When intersection accidents happen in Pennsylvania, fault isn’t always clear. The question of who had the right of way often arises. Did one of the drivers run a red light or were they speeding excessively? Was the traffic signal working properly? These are all issues that must be resolved to determine who had the right of way and who was at fault for the car accident.
In general, car accidents have been on the rise for several years. This is in part because of the increasing population and increasing number of cars on the road. This may also be due to increasing levels of distraction. In the dawn of smart phones, we’re constantly tied to our phones, which are illegal to use when driving for anything other than making a phone call in Pennsylvania. However, many drivers are still texting, emailing and even surfing the internet while driving. Not only are these types of behaviors illegal and dangerous, they often lead to car accidents across the Philadelphia area, and in particular, intersection accidents and rear end accidents.
The Right of Way at Intersections – Traffic Signals
When an intersection accident happens, the initial inquiry involves whether the intersection was controlled by any traffic control devices including traffic lights or traffic signs such as stop signs. In general, fault tends to be clear when a driver violates a traffic control device, i.e., running a red light or stop sign.
For example, Driver A is sitting at a red light waiting for the light to turn green. Just as the light turns green, Driver A proceeds into the intersection. Driver B is approaching from the right but fails to stop for the red light. Driver B strikes Driver A. Clearly, Driver B is at fault because Driver B failed to stop for the red light.
However, fault might not be completely clear in intersection accidents that involve turn signals, such as a left hand turn signal or yield sign.
Using the example above, let’s say that Driver A is intending to turn left and is waiting at the light in a left hand turn lane. Driver A’s traffic light is green for his direction of travel, but without the green arrow. Driver A can legally enter the intersection and make the left turn after yielding the right of way to drivers approaching from the opposite direction. Driver B is approaching the intersection from the opposite lane of travel. Driver B has a green light as well. Driver A looks and determines that it is safe to make the left turn and begins to turn. Driver B’s light is now turning yellow, and so she slams the accelerator hoping to make the light. She crashes into the rear passenger side of Driver A.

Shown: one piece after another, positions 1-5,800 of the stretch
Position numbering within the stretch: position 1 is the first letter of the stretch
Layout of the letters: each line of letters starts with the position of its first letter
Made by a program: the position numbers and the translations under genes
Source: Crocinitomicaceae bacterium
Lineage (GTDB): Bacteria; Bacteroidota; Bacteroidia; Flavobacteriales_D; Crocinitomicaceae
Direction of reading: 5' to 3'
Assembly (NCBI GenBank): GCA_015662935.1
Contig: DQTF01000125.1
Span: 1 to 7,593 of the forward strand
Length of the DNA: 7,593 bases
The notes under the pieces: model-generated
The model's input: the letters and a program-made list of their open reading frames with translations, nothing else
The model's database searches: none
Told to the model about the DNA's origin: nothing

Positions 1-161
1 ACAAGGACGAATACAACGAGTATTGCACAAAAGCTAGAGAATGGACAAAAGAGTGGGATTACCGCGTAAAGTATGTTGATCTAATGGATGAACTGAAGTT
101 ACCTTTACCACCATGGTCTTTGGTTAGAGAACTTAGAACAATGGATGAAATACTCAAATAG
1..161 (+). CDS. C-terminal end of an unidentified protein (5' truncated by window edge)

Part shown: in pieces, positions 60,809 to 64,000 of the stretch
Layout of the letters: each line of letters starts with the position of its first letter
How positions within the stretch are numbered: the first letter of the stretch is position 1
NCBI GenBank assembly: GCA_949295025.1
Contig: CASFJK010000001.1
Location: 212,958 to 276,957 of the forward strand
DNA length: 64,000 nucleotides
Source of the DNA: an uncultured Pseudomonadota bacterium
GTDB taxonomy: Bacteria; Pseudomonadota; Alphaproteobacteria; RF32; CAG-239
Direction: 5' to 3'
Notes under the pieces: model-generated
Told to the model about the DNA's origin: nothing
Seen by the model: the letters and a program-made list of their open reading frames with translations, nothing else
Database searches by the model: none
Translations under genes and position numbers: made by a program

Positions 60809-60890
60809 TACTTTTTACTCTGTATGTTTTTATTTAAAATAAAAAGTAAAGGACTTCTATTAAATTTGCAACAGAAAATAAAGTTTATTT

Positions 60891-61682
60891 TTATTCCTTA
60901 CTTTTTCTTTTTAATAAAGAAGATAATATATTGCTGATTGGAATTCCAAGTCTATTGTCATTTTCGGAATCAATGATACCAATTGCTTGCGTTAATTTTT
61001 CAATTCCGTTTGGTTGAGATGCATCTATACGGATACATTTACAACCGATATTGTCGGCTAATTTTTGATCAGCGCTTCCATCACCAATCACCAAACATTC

Who is at fault for this intersection accident? The answer depends on how fast Driver B was traveling when she entered the intersection and what the speed limit was. Let’s say the speed limit for that road was 30 miles per hour, and Driver B accelerated to 50 miles per hour just as she entered the intersection. In this instance, both drivers would share fault. However, Driver B’s share of the fault would probably be much greater than Driver A’s share, because Driver B was speeding excessively and in a manner that would have made it difficult for Driver A to anticipate. Accordingly, a jury might find that Driver A is 25% at fault and Driver B is 75% at fault.
Let’s change the fact scenario a bit. What if Driver B’s speed was only 35 mph when she entered the intersection? Remember that the speed limit was 30 mph. Going 35 mph in a 30 mph zone isn’t unreasonable, and Driver A should have been able to anticipate that it was unsafe to turn left. Under this circumstance, Driver A would probably be 100% at fault.
Other Factors in Determining Fault in an Intersection Accident
Other factors can come into play when figuring out who was at fault for causing an intersection accident. Such factors often include:
- faulty headlights or brake lights,
- failing to use turn signals, or
- using a cell phone.
Using the example above involving the left turn, let’s say that it’s nighttime. Driver A has his headlights and turn signal on. He is intending to turn left. Driver B is approaching the intersection but doesn’t have her headlights on. Driver A doesn’t see Driver B and begins to turn left. They collide. Here, so long as Driver A had a green light, Driver B would be 100% at fault for failing to drive with her headlights on.
Philadelphia Car Accident Law Firm – FREE CONSULTATIONS
Namerow Law is a Philadelphia car accident injury law firm handling car, truck and pedestrian accidents. If you’ve been injured in an intersection accident in the Philadelphia area, including the suburbs, call us for a free case review.
Firm partner Jordan Namerow focuses on personal injury matters. Mr. Namerow is highly rated and recommended by his former clients. Call us at (215) 985-0777.